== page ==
For example, vegetarians in the US commonly replace the meat in their diets with dairy products. Dairy products, an adjacent production to livestock, have a massive carbon footprint, since dairy cows release copious amounts of methane into the atmosphere, as well as other greenhouse gases, according to the World Wildlife Fund.

Dairy production also uses high amounts of water in order to nourish cows, and process manure. Moreover, manure runoff can pollute water systems, which can lead to serious health problems for consumers.

Vegans, however, do not consume dairy; in fact, they avoid animal products altogether. In theory, this should remove any negative environmental impact. However, according to the US Library of Medicine, pesticides used in conventional agriculture, such as fruit and vegetable crops, leak into surface level water where it can also pollute soil, poison wildlife, and harm other nearby plant-life.

It’s absolutely admirable to take on a new diet in order to improve yourself —personal growth is important. However, the next time you follow the next trendy diet, consider how much our Earth loses, too. There is no one diet that can save the planet, but individual consumer choices do add up.

This story is part of Covering Climate Now, a global collaboration of more than 300 news outlets to strengthen coverage of the climate story.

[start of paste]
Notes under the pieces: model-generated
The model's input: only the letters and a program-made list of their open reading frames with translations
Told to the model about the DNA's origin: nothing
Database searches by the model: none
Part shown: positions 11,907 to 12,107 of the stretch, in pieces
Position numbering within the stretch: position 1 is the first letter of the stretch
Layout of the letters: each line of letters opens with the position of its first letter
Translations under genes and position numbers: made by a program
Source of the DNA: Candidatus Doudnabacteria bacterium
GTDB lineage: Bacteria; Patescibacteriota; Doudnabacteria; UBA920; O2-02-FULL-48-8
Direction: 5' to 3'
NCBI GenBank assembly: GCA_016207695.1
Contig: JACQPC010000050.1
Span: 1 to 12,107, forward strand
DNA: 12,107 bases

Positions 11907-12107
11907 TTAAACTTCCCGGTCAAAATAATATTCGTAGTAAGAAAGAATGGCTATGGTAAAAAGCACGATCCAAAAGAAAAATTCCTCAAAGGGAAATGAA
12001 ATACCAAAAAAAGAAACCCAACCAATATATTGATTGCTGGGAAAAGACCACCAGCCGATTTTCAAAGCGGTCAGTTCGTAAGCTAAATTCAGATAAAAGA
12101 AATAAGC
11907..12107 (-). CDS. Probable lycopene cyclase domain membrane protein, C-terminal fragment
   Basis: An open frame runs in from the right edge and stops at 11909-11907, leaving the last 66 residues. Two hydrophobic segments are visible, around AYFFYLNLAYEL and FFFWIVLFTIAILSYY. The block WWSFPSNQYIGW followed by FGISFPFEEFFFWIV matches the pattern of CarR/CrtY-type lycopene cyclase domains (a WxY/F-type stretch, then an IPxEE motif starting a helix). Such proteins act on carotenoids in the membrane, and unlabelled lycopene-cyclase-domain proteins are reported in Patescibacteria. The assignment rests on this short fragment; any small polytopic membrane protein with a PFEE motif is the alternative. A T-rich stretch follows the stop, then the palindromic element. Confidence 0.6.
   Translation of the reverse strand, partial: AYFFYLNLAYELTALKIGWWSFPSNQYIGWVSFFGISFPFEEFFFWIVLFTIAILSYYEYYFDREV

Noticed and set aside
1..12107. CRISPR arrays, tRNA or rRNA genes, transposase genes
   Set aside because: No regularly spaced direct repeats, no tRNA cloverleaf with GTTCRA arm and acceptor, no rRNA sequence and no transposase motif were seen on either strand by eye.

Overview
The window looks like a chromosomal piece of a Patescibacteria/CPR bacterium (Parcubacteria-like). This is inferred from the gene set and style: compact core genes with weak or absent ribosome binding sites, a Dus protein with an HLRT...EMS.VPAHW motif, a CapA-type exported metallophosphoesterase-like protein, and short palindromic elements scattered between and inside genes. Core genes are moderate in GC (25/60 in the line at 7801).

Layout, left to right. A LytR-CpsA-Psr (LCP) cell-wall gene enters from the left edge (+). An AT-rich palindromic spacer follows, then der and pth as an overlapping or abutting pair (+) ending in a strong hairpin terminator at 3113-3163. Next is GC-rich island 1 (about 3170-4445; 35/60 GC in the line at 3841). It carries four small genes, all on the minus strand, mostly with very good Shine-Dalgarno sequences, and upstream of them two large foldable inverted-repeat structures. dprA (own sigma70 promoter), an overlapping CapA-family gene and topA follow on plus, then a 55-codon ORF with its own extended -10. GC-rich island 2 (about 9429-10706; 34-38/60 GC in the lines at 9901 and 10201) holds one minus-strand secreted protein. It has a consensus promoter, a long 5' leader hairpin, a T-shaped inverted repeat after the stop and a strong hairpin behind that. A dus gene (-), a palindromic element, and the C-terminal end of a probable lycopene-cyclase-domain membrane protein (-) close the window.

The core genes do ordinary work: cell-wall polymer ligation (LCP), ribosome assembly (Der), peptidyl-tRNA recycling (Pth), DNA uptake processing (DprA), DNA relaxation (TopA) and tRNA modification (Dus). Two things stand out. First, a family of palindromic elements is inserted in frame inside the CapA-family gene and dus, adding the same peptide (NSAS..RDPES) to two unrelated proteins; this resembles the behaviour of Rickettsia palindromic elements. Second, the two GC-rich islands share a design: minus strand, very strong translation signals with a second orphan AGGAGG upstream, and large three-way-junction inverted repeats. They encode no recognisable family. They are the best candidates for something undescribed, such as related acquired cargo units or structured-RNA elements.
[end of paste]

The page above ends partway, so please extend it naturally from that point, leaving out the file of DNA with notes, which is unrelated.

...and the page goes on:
UTM to participate in Global Climate Strike

Teach-ins, banner-making workshops, documentary viewing among organized events

UTM to participate in Global Climate Strike

UTM will be holding a series of events in support of the Global Climate Strikes taking place on September 20 and 27, which coincides with the upcoming United Nations (UN) Climate Action Summit that aims to present viable plans to reduce greenhouse gas emissions.

“Climate change is clearly one of the most, if not the most, important issues of our time… The Strike represents a pedagogic moment that UTM wanted to be part of,” wrote UTM Media Relations spokesperson Nicolle Wahl to The Varsity.

Classes at UTM will not be cancelled on the days of the strikes. However, in an email, former acting Vice-President and Principal Amrita Daniere encouraged faculty to be mindful of the walkouts and to remind their students to request accommodations should they participate.

In coordination with local groups, UTM is arranging drop-in workshops for making banners supporting climate justice, one-hour sessions with professors from various facilities, and TED-style climate talks.